Similarly, we emphasize that although a partial-suppressing modifier is always favored to convert greenbeards to falsebeards, a corresponding falsebeard allele at the greenbeard locus is also (usually) favored, implying no intragenomic conflict. The single case in which a falsebeard allele is not favored over its greenbeard allele stands out as a meaningful exception. This greenbeard allele, encoding a phenotype that withholds help from nonbeard kin, is a true outlaw that is strictly analogous to meiotic drivers and other selfish genetic elements (reviewed by Burt and Trivers 2006). An important caveat here is that, in making interlocus comparisons, we have assumed that the same phenotype set is available at greenbeard and modifier loci. That is, we have considered the selection pressure at each locus, not the actual genetic response to selection, which would depend upon the availability of genetic variation at that locus. This is consistent with the logic of genetic conflicts in general, where the idea is to consider how selection would act upon a hypothetical modifier arising in the genome, regardless of whether that modifier actually exists (Hurst et al. 1996).

What assumptions lead to the outlaw status of greenbeards that withhold help from genealogical relatives? Sexual reproduction plays the key role of generating variation among kin, with some carrying the greenbeard allele and others lacking it. Such variation is crucial because the advantage enjoyed by greenbeards depends entirely upon saving the cost of helping nonbeards; if there were no variation among kin, then there would be no scope for the greenbeard to be favored. Our models involving sex are relevant to the greenbeard effects implicated in “gestational drive,” where greenbeard mothers preferentially allocate resources to bearded embryos (Haig 1996) and “sexually-antagonistic zygotic drive,” where a gene for preferentially helping brothers, for example, could be favored if it arises on the Y chromosome (Rice et al. 2008, 2009). In particular, we clarify that the greenbeards in these cases would be outlaws from the perspective of a partially suppressing modifier. Real-life examples of greenbeard genes in sexual organisms, such as the Gp-9 gene of the red fire ant (Keller and Ross 1998), may represent true outlaw genes, whereas those examples from (primarily) asexual microbes (Queller et al. 2003; Smukalla et al. 2008) appear less likely to be outlaws.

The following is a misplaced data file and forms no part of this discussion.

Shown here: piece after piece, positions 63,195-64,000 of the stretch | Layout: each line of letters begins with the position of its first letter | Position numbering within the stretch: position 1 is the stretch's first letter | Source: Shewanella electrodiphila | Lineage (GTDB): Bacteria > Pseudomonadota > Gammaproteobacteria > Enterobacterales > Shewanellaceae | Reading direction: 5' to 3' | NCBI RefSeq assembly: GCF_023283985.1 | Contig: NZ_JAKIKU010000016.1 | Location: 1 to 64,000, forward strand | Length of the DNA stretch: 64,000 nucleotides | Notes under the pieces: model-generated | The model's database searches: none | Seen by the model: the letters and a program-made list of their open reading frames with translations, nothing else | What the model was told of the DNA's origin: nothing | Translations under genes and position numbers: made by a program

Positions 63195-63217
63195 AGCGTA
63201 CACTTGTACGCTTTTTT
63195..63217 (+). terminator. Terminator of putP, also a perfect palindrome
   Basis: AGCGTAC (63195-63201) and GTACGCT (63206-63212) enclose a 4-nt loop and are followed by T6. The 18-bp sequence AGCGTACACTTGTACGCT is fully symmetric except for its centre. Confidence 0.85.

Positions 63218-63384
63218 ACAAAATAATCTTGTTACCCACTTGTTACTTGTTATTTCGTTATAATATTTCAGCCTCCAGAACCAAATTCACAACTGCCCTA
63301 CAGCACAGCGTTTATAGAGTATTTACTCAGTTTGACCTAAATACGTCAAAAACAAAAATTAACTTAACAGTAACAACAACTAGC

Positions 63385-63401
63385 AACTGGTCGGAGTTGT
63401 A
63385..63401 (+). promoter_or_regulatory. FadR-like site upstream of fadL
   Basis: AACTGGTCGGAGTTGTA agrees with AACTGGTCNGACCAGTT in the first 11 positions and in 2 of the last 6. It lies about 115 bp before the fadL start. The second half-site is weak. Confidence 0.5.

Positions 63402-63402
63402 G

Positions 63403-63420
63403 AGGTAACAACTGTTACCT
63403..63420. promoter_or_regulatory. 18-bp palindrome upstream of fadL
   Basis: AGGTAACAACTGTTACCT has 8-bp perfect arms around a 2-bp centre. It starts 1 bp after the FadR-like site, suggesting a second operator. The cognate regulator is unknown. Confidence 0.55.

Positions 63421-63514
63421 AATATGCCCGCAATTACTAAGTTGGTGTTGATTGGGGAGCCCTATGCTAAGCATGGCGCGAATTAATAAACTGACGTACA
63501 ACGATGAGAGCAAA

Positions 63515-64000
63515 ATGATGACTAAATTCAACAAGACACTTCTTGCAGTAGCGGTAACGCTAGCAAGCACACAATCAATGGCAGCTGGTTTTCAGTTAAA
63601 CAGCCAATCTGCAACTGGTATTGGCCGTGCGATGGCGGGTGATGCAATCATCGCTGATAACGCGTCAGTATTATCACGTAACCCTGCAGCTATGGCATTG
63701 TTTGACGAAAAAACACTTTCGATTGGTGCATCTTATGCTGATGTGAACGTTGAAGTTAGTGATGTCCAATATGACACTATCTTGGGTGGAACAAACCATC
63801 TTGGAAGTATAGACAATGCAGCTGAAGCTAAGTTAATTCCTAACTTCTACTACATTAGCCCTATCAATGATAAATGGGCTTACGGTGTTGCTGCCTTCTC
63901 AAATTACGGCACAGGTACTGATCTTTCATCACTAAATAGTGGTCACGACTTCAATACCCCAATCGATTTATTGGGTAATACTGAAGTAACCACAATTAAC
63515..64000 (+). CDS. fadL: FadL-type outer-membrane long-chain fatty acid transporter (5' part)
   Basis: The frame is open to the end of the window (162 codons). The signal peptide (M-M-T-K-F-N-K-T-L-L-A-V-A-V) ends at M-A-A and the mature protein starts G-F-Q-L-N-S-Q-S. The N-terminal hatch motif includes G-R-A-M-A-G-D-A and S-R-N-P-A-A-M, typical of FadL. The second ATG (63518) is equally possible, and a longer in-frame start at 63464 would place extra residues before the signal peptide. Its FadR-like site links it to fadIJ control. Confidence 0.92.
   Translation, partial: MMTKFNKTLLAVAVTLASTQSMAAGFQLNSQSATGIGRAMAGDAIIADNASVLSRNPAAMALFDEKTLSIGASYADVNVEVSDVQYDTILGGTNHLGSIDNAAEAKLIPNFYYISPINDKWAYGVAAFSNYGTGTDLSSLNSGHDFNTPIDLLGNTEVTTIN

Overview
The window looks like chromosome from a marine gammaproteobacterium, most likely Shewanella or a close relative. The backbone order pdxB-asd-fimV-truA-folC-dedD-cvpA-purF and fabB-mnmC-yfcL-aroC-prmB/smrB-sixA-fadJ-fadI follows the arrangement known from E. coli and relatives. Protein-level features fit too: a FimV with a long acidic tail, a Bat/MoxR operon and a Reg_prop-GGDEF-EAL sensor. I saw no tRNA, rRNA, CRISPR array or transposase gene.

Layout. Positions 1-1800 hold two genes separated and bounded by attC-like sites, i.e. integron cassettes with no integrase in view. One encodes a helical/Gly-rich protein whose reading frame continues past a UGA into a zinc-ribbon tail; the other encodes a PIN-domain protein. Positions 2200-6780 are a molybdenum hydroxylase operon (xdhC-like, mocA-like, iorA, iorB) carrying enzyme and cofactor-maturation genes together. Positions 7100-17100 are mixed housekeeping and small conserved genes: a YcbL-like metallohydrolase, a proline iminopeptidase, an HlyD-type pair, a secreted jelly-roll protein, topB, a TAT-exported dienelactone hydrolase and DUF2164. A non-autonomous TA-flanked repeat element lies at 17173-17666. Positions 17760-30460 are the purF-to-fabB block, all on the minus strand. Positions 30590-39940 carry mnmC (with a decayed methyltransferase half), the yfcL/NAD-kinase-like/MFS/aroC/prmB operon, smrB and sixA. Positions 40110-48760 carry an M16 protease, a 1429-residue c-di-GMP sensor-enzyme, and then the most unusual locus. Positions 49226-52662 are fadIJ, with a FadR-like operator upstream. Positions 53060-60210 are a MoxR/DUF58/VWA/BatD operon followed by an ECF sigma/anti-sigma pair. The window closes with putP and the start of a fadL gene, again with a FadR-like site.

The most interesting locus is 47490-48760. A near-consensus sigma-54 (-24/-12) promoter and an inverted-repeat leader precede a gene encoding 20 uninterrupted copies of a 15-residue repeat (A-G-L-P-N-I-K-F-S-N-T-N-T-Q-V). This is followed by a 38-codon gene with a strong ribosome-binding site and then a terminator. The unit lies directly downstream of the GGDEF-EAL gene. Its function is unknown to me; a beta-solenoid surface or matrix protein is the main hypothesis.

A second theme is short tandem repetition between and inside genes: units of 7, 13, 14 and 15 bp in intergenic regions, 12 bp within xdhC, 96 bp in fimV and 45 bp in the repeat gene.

GREENBEARDS, INCLUSIVE FITNESS MAXIMIZATION, AND SEXUAL ANTAGONISM

As a consequence of the greenbeard effect, individual organisms may not behave as strict maximizers of inclusive fitness. This is true of greenbeard individuals who withhold help from kin and also of greenbeard actors in well-mixed, class-structured populations who pay the cost of a social behavior only to benefit nonkin. However, because greenbeards rely on single (or tightly linked) genes, they are unlikely to give rise to striking adaptations (i.e., complex design; Gardner 2009). This contrasts with traits that provide a direct benefit, or an indirect benefit due to coancestry, both of which will lead to most of the genome striving in the same way to maximize inclusive fitness (Grafen 2006a). Consequently, we predict that the extent to which greenbeards prevent traits appearing designed to maximize inclusive fitness will be minor, even before we allow for the fact that greenbeard genes appear to be scarce (Gardner and West 2010; West and Gardner 2010).